Traversing the remote and rarely-visited north eastern corner of Nepal, the route to Kanchenjunga leads through picturesque farmland and rugged alpine valleys to Ramze, the basecamp for the southside of the massif. After crossing the Mirgin La pass, there are magnificent views of Makalu, Chamlang, Everest and Kanchenjunga. Along the route, visit Ghunsa, a small Tibetan settlement adorned with fluttering prayer flags and smiling villagers. Our final destination reveals the north face of Kanchenjunga, which towers above in all its splendor.

Beginning and ending in Kathmandu, it's a one hour flight to Lhasa, the "roof of the world's" capital. The dominant landmark of Lhasa is Potala Palace, with over 1,000 rooms and 10,000 shrines, was the former home of the Dalai Lama. Visit the Barkhor, this bustling market place in Old Lhasa is on the pilgrim's customary circumambulating route around the Jokhang Temple. A short drive from Lhasa is the Ganden Monastery, founded in 1409, this is the birthplace of the notorious yellow hat sect. On the north side of the Dowo Lung Valley is the Tsurpu Monastery, which was the former residence of the Karmapa, the true "living little Buddha", the new reincarnated leader of the black hat sect.

Depart Kathmandu, head north along Friendship Highway, across the Thong La pass and enter the Tibetan plateau. An arid landscape with villages huddled at the base of mountains, prayer flags fluttering in the wind and ancient monasteries jutting from craggy perches, all the while passing nomads of sheep and yak herders, as you continue onto Tingri, an old trading town. Then visit the Shigatse, with its famous Sakya, Red Hat Sect and the Tashilunpo Monastery. From here continue east towards Lhasa via the historic small town of Gyantse and a short visit to Kumbum.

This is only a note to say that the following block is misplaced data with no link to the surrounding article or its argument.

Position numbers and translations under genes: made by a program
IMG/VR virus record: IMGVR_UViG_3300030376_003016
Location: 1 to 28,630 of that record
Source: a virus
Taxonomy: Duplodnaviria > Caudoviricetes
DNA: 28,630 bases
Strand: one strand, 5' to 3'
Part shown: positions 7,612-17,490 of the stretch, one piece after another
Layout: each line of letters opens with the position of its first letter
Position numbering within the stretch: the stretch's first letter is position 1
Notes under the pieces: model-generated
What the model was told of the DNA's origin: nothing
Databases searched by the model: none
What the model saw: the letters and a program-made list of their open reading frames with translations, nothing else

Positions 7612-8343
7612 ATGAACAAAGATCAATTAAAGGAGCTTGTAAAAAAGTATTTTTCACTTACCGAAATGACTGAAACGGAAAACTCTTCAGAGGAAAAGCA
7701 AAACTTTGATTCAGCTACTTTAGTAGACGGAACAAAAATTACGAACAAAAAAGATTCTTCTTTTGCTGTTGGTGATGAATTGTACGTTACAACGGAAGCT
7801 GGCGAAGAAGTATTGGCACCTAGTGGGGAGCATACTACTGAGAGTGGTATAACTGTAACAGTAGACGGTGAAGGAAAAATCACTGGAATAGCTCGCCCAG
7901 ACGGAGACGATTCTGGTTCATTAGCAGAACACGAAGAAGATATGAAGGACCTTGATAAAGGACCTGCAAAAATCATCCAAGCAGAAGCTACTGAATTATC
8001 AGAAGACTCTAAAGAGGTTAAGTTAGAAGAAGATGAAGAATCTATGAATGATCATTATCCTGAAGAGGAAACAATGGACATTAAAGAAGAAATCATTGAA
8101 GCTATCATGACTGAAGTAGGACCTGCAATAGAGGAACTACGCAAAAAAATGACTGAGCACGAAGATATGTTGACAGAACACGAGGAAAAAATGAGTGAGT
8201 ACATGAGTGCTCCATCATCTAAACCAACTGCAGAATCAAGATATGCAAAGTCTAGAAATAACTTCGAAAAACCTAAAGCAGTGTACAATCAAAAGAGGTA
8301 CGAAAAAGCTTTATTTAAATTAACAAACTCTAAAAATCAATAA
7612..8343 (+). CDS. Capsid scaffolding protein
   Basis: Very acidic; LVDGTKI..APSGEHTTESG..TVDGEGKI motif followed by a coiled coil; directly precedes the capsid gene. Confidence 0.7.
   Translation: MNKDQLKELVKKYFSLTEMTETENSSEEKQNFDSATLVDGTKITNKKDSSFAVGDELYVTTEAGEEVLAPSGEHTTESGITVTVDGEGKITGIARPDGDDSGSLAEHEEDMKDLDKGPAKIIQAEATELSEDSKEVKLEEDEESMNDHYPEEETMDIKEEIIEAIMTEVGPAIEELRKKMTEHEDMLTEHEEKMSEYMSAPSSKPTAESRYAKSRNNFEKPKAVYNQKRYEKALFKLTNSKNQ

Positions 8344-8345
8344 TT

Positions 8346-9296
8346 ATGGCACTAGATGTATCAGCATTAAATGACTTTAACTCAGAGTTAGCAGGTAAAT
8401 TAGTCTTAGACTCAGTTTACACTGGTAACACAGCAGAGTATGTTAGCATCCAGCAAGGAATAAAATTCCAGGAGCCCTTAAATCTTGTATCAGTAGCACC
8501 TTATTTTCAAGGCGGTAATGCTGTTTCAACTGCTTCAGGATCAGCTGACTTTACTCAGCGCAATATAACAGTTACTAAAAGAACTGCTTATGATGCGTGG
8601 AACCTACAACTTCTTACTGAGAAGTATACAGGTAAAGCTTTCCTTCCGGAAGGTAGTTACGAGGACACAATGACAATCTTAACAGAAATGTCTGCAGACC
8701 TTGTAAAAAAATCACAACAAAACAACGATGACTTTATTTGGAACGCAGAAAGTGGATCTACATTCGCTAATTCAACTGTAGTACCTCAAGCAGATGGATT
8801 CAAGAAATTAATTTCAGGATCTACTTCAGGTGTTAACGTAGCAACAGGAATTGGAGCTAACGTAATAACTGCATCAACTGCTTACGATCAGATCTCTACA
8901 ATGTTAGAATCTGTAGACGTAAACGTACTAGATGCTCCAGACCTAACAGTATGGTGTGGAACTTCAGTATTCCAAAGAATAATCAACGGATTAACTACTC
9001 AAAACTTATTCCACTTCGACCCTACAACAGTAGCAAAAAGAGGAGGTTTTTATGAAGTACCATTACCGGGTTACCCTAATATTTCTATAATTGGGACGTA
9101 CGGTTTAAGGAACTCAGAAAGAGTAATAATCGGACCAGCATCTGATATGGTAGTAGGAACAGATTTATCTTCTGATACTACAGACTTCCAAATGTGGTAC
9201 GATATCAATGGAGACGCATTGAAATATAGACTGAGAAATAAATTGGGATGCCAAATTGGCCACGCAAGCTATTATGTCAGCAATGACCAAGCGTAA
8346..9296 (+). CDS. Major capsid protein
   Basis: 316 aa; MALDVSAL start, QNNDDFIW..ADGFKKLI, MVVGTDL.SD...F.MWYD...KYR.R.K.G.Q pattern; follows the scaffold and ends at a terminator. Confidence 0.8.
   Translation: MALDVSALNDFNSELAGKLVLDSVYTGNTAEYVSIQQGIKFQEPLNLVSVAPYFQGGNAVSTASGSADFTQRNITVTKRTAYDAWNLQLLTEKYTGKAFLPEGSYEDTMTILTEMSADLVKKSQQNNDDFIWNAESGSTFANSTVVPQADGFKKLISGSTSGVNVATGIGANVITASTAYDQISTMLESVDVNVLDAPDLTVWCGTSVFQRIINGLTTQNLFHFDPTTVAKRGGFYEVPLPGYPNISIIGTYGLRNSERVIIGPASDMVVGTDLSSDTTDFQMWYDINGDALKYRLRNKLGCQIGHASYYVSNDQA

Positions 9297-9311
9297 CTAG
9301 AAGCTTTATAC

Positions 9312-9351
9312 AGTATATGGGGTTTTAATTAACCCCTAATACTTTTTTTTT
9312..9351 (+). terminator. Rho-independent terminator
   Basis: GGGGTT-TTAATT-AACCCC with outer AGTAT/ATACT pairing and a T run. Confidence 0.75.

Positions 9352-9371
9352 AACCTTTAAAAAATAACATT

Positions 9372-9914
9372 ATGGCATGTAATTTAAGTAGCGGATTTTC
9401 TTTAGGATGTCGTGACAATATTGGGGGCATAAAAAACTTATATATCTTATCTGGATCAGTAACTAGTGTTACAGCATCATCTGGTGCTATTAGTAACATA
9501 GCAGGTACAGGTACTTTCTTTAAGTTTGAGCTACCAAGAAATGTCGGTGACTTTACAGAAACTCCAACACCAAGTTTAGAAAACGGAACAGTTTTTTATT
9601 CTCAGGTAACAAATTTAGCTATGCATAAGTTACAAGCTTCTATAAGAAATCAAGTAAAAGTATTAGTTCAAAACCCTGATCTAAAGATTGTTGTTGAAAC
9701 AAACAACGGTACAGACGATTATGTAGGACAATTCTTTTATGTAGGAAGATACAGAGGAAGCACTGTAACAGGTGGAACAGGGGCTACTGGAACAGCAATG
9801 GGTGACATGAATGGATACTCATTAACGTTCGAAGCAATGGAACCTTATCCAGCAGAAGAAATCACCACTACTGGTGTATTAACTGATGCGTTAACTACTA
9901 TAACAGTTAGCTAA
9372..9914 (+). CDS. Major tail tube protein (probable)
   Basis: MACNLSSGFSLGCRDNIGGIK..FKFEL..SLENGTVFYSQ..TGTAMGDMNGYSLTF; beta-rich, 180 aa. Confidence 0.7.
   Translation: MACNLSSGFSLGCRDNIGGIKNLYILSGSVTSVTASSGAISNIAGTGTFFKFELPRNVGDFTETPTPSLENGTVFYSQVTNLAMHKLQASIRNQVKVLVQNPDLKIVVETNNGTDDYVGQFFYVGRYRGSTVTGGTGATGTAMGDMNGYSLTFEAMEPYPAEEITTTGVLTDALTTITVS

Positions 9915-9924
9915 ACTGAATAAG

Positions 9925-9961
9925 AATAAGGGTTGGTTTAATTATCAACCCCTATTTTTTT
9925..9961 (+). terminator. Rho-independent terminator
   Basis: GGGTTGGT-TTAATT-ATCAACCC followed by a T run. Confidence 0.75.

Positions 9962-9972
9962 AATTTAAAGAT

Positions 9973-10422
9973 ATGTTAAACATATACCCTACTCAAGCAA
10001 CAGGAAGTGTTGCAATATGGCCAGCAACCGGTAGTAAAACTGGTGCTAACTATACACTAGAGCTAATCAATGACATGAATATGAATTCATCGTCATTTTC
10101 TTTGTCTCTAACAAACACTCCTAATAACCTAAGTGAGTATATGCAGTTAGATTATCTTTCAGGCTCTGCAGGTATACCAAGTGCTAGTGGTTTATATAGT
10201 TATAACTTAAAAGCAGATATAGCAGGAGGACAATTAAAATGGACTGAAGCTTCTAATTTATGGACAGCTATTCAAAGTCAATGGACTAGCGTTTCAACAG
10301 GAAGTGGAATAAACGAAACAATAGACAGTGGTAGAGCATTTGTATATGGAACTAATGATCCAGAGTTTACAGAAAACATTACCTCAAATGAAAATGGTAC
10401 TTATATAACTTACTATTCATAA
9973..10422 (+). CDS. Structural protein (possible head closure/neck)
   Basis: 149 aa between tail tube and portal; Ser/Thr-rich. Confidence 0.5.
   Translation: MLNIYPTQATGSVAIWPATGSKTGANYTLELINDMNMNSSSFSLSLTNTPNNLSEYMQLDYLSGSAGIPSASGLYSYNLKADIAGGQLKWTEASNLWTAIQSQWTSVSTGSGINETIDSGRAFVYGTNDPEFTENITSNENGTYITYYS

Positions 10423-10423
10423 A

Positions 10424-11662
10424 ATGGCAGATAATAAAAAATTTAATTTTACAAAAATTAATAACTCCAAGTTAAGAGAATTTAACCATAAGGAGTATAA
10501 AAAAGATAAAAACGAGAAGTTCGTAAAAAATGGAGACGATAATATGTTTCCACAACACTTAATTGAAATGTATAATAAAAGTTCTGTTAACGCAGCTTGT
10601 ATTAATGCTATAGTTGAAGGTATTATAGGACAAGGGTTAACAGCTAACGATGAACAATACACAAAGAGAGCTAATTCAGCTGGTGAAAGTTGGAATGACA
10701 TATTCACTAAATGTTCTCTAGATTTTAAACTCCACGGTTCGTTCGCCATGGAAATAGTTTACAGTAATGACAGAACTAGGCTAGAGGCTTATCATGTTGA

Giving you more time to take excursions outside Lhasa, head northwest to Nam-tso, also known as Tengri Nor, or Sky Lake, as the water here is a miraculous shade of turquoise blue and there are magnificent views of the nearby mountains. Travel to Drigung Til Monastery, to experience an untouched land and a timeless quality. En route to Tsedang, take the ferry across the Yarlung Zhangpo to Samye, located in the middle of the sandy Samye valley and approached via a beautiful river crossing, this area has a certain magic. Samye was Tibet's first monastery and has a history that spans 1,200 years.

Beginning at the Tsurphu Monastery, this trek takes you through rugged mountain landscapes, across windswept, alpine valleys, before emerging into the vast, open valley of Yangpachen, where you can relax in the hot springs. A combination of high elevation, alpine tundra, panoramic mountain vistas, along with visits to several monasteries and the Djore Ling Nunnery, this trek provides a nice balance of cultural and wilderness activities.

From the turnoff on the Friendship Highway near Shegar, the route to basecamp south to the village of Quay and then over the Geu-la pass. As you descend into the Dzaka valley, there are dramatic views of the Himalayas. Visit Rongphu Monastery, the main Buddhist centre in the valley, also the highest monastery in Tibet, situated at 16,334 feet. From Everest Basecamp, the views from the Rongbuk Glacier are spectacular and continue onto Tingri, a small village of Tibetan homes that overlook a sweeping plain bordered by the towering Himalayan range.
One of the most sacred pilgrimages in Asia is the circuit around Mount Kailash, considered by some to be the naval of the world. The kora, a ritual circumambulation is a three-day curcuit around this holy mountain, which crosses the Drolma La pass, all the while observing many sites of religious significance. To the south of Mount Kailash, across the Barkha plain, is Lake Manasarovar, the most venerated of Tibet's numerous lakes. According to ancient Hindu and Buddhist cosmology the four great rivers of the Indian subcontinent, the Indus, Ganges, Sutlej and Brahmaputra, all arise from Manasarovar.